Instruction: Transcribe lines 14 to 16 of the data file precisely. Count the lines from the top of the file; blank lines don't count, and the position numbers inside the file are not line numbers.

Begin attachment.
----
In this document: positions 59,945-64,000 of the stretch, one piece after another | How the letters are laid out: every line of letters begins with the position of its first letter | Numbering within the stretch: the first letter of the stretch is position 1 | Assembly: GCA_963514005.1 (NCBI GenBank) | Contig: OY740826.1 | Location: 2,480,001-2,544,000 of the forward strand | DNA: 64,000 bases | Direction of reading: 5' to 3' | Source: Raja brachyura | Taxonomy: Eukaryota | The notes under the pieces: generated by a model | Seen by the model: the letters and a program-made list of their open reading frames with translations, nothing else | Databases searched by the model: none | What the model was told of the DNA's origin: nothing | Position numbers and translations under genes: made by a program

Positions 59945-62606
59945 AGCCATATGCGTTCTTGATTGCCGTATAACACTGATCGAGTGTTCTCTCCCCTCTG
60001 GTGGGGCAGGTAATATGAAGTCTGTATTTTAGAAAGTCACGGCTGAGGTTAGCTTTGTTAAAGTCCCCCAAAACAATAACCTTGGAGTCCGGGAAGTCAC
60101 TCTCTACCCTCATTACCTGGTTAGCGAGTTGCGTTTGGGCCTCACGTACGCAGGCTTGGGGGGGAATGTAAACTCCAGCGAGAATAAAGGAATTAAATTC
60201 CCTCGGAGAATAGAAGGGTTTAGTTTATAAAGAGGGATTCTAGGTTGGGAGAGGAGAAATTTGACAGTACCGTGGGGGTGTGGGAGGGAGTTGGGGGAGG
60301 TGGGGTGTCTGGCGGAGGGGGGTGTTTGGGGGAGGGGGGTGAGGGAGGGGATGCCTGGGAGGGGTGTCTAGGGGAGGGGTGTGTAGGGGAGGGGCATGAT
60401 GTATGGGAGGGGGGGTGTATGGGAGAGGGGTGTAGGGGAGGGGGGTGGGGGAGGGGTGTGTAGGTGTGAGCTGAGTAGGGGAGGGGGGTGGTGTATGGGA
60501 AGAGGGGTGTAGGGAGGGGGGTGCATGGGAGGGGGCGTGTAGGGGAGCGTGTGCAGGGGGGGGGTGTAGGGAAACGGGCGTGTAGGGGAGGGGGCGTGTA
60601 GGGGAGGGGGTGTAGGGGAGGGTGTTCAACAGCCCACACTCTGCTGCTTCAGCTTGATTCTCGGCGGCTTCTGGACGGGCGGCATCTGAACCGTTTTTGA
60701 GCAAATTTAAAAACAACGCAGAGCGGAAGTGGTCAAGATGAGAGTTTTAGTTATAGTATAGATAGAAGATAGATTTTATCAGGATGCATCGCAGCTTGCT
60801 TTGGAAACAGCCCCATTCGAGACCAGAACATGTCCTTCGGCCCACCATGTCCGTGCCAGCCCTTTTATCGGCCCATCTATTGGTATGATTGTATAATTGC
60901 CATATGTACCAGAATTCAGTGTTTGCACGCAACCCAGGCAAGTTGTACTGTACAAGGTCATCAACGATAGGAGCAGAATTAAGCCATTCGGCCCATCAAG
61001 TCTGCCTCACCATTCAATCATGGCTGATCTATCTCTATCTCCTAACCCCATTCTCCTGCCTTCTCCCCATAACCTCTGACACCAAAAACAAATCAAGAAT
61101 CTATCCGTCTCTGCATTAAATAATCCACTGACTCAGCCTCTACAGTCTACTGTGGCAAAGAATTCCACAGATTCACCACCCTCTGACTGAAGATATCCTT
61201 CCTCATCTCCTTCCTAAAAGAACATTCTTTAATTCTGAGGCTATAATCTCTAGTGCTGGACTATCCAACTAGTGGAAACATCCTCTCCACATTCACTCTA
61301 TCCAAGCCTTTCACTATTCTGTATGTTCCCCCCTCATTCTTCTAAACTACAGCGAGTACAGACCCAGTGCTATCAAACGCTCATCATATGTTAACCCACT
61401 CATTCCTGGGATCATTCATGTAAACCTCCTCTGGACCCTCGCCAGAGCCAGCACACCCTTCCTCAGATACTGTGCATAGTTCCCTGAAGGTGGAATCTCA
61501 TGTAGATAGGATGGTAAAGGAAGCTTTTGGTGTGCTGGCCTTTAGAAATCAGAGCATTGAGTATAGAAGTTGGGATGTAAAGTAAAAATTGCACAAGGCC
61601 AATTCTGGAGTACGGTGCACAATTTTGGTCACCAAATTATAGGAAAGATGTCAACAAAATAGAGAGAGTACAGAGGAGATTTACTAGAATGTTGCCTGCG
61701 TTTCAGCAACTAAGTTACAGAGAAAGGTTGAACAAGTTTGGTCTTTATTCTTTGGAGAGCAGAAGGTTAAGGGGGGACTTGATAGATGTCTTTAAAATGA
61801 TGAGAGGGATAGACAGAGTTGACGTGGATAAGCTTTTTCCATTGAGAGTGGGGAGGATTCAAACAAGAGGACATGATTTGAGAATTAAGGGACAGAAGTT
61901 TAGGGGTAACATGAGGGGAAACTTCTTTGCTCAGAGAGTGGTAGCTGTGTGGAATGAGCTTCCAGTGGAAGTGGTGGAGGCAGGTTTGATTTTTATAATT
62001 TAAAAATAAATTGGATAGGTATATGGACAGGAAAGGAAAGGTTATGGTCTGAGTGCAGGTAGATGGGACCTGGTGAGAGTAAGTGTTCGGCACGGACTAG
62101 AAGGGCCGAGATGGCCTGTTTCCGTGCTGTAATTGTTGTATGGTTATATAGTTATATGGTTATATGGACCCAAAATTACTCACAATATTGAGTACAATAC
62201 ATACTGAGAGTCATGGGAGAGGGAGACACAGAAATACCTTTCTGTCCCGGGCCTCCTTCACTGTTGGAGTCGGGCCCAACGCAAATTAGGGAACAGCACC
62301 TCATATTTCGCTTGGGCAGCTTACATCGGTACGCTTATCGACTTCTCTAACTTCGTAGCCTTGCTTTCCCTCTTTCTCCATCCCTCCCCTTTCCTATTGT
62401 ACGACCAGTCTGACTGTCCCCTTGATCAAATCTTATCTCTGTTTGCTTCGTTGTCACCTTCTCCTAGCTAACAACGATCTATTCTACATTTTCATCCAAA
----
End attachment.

61001 TCTGCCTCACCATTCAATCATGGCTGATCTATCTCTATCTCCTAACCCCATTCTCCTGCCTTCTCCCCATAACCTCTGACACCAAAAACAAATCAAGAAT
61101 CTATCCGTCTCTGCATTAAATAATCCACTGACTCAGCCTCTACAGTCTACTGTGGCAAAGAATTCCACAGATTCACCACCCTCTGACTGAAGATATCCTT
61201 CCTCATCTCCTTCCTAAAAGAACATTCTTTAATTCTGAGGCTATAATCTCTAGTGCTGGACTATCCAACTAGTGGAAACATCCTCTCCACATTCACTCTA